There's no routing using public transport. Half the buildings I've tried looking up either don't exist on OSM / Gnome maps, or result in an address half-way across the globe.
That said, I prefer using HERE maps as it works very well in offline mode, including voice navigation, compared to anything else I've tried.
The fact is that getting a global mapping and navigation solution right takes tremendous effort and money (Apple can tell you a lot about how their attempts worked out for them), and I want an application that I can trust and that just works when I'm behind the wheel or at an unfamiliar location.
I'm sure OSM and alternatives will continue to improve over the years, and I'll play with them occasionally, but I will still go back to HERE, waze or google maps for the important stuff.
Building these things is hard
The hard part is learning how to map well. The documentation is fragmented: There's a multi-language wiki with a lot of inconsistencies in the translations. There are dozens of mailing lists for various regions and sub-topics. There are IRC channels. There's a web forum. There's a subreddit. There's a Stack-Overflow-style Q&A help site. There are Youtube videos. And you can often find a different answer to a simple question in each of these resources! A little chaotic. But I wouldn't quite call it painful.
Creating an account is a pain point for some people. I notify companies and individuals all the time about typos, dead links, bugs, etc. In any instance where I am not an established user, the process halts when I have to create an account. I’m giving freely of my time and knowledge; the process for me to do so should be as close to effortless as possible.
Fair enough. And even fairer, if you're not an experienced mapper you may easily be able to spot a problem but not be sure how exactly to fix it. OSM has you covered -- right-click the map and select "Add a note here". Add a quick note with all relevant info. It won't appear on the map, but mappers who are working in the area will (hopefully) see it and fix it.
Not sure if Gnome Maps implements this functionality, but most phone-based OSM clients do.
At the same time, I found OSM much more reliable when it comes to finding public transport stops in small cities. True, it's not great when it comes to "how do I get to X", but it's great for "what's the closest public transport stop near X" in cities that Google Maps doesn't/won't support.
No need to muck directly with APIs and so on to make a quick contribution.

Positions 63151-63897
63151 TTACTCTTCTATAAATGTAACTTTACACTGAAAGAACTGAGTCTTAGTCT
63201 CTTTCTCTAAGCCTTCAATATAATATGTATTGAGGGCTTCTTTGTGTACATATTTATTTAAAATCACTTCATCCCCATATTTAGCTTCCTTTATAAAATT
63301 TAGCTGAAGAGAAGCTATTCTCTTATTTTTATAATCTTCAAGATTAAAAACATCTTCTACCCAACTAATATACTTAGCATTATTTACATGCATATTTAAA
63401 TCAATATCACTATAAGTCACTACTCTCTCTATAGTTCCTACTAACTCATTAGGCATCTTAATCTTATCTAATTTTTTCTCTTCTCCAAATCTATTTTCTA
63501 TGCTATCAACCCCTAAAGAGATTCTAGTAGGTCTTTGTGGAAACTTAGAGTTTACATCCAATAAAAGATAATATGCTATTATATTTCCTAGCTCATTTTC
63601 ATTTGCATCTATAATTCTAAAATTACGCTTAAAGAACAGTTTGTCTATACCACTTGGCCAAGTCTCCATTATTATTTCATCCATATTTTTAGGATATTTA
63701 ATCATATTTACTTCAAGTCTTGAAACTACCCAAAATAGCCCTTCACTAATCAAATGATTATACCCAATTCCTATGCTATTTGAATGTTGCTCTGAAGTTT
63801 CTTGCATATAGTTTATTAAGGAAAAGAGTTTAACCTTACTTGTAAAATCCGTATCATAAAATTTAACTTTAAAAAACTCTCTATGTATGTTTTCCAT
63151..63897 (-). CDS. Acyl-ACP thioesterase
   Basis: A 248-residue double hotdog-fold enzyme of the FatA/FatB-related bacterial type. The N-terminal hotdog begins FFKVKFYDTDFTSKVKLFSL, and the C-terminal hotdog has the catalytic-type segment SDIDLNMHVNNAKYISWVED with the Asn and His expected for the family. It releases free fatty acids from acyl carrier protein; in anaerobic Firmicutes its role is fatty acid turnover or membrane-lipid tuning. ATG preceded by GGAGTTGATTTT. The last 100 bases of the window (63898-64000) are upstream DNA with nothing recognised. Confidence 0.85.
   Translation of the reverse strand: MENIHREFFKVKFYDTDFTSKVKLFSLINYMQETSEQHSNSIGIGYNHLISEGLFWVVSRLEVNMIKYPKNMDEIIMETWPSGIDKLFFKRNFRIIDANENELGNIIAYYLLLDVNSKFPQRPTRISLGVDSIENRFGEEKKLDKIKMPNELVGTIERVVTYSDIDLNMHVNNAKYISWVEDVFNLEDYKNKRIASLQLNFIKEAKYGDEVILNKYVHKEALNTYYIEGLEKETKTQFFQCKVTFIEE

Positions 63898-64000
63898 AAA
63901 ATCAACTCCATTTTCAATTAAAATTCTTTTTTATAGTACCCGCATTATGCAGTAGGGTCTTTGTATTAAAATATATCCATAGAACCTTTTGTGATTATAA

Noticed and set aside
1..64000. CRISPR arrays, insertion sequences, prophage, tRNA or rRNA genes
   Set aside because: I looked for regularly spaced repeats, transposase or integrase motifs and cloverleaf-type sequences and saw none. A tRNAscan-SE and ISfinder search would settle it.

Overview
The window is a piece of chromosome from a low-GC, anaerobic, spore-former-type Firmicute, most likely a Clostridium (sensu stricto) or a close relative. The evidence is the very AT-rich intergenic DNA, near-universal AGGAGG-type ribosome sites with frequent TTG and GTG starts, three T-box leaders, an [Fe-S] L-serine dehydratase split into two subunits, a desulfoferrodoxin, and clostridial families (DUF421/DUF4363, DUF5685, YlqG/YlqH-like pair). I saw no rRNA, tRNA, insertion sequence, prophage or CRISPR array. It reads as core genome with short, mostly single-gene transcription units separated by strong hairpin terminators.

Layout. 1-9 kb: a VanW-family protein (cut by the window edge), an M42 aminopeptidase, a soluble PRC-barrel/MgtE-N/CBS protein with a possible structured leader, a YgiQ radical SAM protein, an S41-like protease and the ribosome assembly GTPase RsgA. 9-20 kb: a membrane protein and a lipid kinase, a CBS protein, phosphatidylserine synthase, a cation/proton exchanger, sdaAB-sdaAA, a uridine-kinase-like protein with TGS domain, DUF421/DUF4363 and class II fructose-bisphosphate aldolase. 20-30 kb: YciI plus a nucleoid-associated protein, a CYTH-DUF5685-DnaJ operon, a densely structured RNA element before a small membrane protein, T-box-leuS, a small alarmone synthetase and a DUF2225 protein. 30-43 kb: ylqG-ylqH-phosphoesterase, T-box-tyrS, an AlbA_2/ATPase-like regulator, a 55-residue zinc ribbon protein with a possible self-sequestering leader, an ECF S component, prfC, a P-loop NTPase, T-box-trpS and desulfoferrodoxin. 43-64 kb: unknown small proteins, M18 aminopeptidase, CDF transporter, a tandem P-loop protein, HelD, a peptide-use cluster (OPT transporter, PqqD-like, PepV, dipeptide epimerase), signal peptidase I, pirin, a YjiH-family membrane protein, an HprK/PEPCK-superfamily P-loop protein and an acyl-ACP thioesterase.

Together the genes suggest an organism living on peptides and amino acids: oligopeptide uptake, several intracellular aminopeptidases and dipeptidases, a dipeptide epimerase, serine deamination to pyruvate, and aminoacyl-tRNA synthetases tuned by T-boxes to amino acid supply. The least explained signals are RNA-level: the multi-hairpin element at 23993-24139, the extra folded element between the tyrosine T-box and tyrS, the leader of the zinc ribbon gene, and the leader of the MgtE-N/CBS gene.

Gnome Maps is a layer of abstraction on top of that. Not only is there no "Fix an Error" link, there's no clear path for an end user reach the Beginner's page in the OSM Wiki explaining how to edit data.
If you right click on the map, or click the "add a note" button on the right hand side, you can add a note to the map describing a mistake. You don't need to be logged in
On osm.org on my Firefox on Android I can long press and get the same popup which allows me to "Add a note". There is also the button on the right hand side for adding a note.
> a Hacker News comment hours later
My apologies, I'm in Europe and timezones, eh?
> Nobody outside the OSM community looking at "add a note" would know that it is a good way to record an error.
Can you suggest a better wording? or icon? Or system?
FTR, when you click on "add a note to the map" you get text saying:
> Spotted a mistake or something missing? Let other mappers know so we can fix it. Move the marker to the correct position and type a note to explain the problem.
"Commercial Road" - no relevant results in two pages.
"Commercial Road malvern" - no results at all. It turns out in Malvern, Commercial Rd is called Malvern Rd. It seems cruel that OSM requires me to tell it exactly what I'm searching for and to get it right. Giving related information to help the search doesn't help it find the location.
"Sydney Road" - no relevant results.
"Sydney Road brunswick" - finally, the first result is listed as "Sydney Road, Brunswick, City of Moreland, Greater Melbourne, Victoria, 3052, Australia", but it's death by too much information. (a) It's buried in a list of very similar results and I can't quite be sure the one I got is the one I want - this becomes a bigger problem with a minor street. (b) who cares that it's in the city of Moreland? If you're going to list the local administrative district name, why not also the state electoral division? Address are place names, and "City of Moreland" simply isn't a place name. It's the name of the territory controlled by the Moreland City Council, but it's not a placename. Combining (a) and (b), take a look at "Sydney Road, Sparta Place, Brunswick, City of Moreland, Greater Melbourne, Victoria, 3039, Australia". What's that even supposed to mean? I cry.
Google suffers the problem in the opposite way, normalising addresses to the most obscure and ambiguous form they could find, preferring road numbers to names, and using "Melbourne" instead of the suburb name. But at least it finds the place I'm after. OSM is barely useable. Not for want of data, but because it just doesn't care to tell me how to find what I'm looking for. It's exhausting. OSM is useless for practical purposes. I want to use it for a variety of reasons, but I can't.